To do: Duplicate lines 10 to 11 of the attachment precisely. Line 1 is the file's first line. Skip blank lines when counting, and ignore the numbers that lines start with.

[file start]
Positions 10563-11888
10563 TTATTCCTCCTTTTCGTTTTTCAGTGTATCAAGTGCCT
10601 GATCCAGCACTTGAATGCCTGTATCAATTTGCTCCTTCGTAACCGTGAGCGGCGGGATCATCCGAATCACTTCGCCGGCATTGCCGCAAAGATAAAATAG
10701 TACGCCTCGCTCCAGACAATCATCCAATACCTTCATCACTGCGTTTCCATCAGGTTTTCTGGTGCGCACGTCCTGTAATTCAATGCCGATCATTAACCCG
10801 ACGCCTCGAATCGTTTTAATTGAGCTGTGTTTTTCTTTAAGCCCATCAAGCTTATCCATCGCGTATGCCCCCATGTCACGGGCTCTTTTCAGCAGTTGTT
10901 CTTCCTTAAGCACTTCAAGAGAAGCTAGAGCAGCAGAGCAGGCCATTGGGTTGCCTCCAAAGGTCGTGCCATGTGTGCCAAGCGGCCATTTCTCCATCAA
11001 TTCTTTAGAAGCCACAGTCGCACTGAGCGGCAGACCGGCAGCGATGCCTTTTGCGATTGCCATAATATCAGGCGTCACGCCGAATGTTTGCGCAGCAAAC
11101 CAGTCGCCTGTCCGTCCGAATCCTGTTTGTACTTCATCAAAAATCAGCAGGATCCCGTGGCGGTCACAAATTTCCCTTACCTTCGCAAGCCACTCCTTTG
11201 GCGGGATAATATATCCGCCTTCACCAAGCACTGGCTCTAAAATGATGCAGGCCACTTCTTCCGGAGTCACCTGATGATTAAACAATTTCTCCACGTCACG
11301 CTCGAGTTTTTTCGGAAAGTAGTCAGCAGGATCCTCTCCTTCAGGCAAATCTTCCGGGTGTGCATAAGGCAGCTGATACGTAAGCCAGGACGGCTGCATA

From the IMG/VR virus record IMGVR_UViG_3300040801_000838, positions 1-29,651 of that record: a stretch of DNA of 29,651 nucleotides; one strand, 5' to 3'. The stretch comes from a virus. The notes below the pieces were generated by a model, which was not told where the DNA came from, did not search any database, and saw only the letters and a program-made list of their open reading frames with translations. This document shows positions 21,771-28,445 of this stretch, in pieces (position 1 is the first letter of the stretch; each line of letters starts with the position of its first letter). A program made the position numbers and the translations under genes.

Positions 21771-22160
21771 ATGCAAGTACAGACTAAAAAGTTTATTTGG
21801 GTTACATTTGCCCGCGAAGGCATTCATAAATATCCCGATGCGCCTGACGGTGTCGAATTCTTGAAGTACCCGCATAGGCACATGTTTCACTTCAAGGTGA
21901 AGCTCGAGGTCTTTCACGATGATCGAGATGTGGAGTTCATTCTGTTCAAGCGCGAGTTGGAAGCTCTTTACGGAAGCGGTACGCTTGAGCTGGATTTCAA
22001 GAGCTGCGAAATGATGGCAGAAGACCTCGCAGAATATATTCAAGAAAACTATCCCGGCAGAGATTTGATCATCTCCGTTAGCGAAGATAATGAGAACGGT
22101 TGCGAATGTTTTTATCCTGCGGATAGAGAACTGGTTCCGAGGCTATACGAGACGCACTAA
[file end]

11301 CTCGAGTTTTTTCGGAAAGTAGTCAGCAGGATCCTCTCCTTCAGGCAAATCTTCCGGGTGTGCATAAGGCAGCTGATACGTAAGCCAGGACGGCTGCATA

From the IMG/VR virus record IMGVR_UViG_3300040801_000838, positions 1-29,651 of that record: a stretch of DNA of 29,651 nucleotides; one strand, 5' to 3'. The stretch comes from a virus. The notes below the pieces were generated by a model, which was not told where the DNA came from, did not search any database, and saw only the letters and a program-made list of their open reading frames with translations. This document shows positions 21,771-28,445 of this stretch, in pieces (position 1 is the first letter of the stretch; each line of letters starts with the position of its first letter). A program made the position numbers and the translations under genes.